The teams are in place for this year’s College Football Playoff: University of Alabama, Clemson University, The Ohio State University, and University of Washington. All four schools have something in common that has nothing to do with football: each one is Nike-sponsored.
That means exposure and eyeballs for the Nike swoosh, plastered all over the players’ jerseys and helmets, and on coaches’ apparel too. The question is: how many eyeballs will these games get?
This is only the third year of the College Football Playoff, the structure that replaced the much-maligned Bowl Championship Series (BCS). The college football season now ends in a playoff with four teams, chosen by committee, leading to a single championship game called the College Football Playoff National Championship.
The two semifinal games that determine the final matchup alternate between six bowls: Cotton, Fiesta, Orange, Peach, Rose, and Sugar, each with their own corporate naming rights sponsor. This year, the semifinal games are the Chick-fil-A Peach Bowl and PlayStation Fiesta Bowl, and they’ll be played on December 31.
Last year, that didn’t go so well.
The Orange Bowl, between Clemson and Oklahoma, at 4:10 pm EST on December 31 on ESPN, saw a nearly 40% ratings drop compared to the equivalent semifinal game the year before. The Cotton Bowl, between Alabama and Michigan State, at 8 pm EST on December 31, saw a 35% ratings drop in total viewership.
When the disappointing ratings numbers came out, critics said that it was no surprise. From the moment the CFP announced it would hold the two semifinal games on New Year’s Eve, many said that ratings would suffer—and they did.
It took until this past summer for the CFP to cave and change its plan. It announced in July that it will abandon scheduling playoff games on New Year’s Eve or New Year’s Day beginning in 2018. After this season’s semifinal games on Dec. 31, the semifinal games next season will be on New Year’s Day. The next season, the two games will be on Dec. 29.
Chick-fil-A Peach Bowl CEO Gary Stokan tells Yahoo Finance this year’s semifinal games should fare better than last year’s because December 31 is a Saturday (last year it was a Thursday) and the CFP moved the kickoff times up one hour earlier. “Last year, the ratings went down because it was a weekday, a work day,” he says. “The good thing this year is, we’re on a Saturday. And they’ve moved the TV times… they won’t bang against all the New Year’s celebrations… Ratings will be great, college football is known for Saturdays.”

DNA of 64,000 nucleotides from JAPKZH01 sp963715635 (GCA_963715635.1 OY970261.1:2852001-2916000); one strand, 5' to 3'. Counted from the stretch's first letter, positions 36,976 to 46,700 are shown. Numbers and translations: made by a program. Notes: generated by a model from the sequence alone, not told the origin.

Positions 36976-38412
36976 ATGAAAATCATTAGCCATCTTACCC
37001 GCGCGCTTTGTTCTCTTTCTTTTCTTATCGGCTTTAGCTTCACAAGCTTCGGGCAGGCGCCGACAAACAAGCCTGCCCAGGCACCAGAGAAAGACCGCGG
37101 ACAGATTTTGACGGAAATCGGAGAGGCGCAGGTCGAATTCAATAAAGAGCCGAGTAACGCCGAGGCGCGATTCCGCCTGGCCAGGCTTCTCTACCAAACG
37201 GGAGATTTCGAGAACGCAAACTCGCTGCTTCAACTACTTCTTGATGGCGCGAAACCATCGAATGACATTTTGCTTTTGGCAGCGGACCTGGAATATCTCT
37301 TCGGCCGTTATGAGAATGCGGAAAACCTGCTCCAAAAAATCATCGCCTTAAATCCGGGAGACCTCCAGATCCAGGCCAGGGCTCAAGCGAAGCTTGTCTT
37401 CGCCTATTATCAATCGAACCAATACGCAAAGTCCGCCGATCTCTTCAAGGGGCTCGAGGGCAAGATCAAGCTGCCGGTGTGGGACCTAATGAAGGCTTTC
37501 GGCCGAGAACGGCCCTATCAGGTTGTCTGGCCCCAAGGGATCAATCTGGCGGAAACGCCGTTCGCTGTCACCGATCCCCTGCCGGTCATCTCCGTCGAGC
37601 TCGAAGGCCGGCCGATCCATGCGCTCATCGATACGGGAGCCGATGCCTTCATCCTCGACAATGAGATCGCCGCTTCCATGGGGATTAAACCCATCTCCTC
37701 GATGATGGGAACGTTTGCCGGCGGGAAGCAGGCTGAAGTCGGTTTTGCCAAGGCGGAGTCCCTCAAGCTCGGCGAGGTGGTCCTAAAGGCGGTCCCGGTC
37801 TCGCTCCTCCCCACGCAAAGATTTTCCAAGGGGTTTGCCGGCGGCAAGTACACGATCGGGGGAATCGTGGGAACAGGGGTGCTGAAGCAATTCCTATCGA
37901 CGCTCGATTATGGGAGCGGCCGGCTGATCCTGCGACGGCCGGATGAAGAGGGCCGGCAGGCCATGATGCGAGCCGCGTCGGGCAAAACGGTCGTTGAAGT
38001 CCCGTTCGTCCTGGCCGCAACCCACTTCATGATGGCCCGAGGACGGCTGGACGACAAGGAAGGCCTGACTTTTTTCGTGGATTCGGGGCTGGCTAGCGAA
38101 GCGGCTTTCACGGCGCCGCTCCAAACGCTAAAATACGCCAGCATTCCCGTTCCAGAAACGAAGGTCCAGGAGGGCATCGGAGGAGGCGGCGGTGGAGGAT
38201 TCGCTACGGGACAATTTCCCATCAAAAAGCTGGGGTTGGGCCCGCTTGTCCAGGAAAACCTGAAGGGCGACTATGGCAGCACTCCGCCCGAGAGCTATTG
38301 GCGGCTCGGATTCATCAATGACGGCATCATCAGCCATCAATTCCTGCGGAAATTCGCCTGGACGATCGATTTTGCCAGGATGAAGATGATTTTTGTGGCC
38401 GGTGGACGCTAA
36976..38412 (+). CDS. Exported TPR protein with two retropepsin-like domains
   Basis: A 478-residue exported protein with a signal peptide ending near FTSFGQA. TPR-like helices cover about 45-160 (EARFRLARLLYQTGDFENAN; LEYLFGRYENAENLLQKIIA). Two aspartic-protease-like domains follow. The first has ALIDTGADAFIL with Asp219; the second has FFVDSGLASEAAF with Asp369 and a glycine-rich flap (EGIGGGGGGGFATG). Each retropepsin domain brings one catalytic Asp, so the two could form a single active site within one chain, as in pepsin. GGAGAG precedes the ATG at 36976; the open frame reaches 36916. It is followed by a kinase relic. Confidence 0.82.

Nike spends big money on its long-term collegiate apparel deals, and this will be the third year in a row that the two final teams are both Nike-sponsored.
There’s big money in the bowl games. The four conferences with teams in the Playoff (SEC, ACC, Big Ten, and Pac-12) will each get $6 million this year to divide up evenly among their schools. Conferences get another $4 million for every team that makes a non-playoff bowl.
Back in 2011, the BCS National Championship Game was a rare Nike vs Under Armour matchup, with Oregon (flagship school of Beaverton, Ore.-based Nike) faced Auburn, the flagship Under Armour program. It was a big event for upstart Under Armour (and Auburn won); Nike is used to being on such a stage. In 2013, Alabama faced Notre Dame, then an Adidas school.
Clemson has an eight-year Nike contract worth $23 million deal; Washington has a 10-year, $23 million deal; Alabama has an eight-year, $30 million deal; and Ohio State has a gargantuan 15-year, $252 million deal that was the biggest ever at the time it was signed.
It’s reasonable to wonder whether most fans watching a game even notice which apparel logo appears on the uniforms. But big sports apparel companies clearly believe it matters: price tags on long-term collegiate deals have ballooned, and Under Armour, in particular, has recently ramped up its spending on such contracts. In May, it signed UCLA to a 15-year, $280 million deal, blowing Nike’s Ohio State deal out of the water.
Such contracts are likely to keep inflating—a sign that Nike, Under Armour, and Adidas do see huge value on being the logo adorning players in a big bowl game.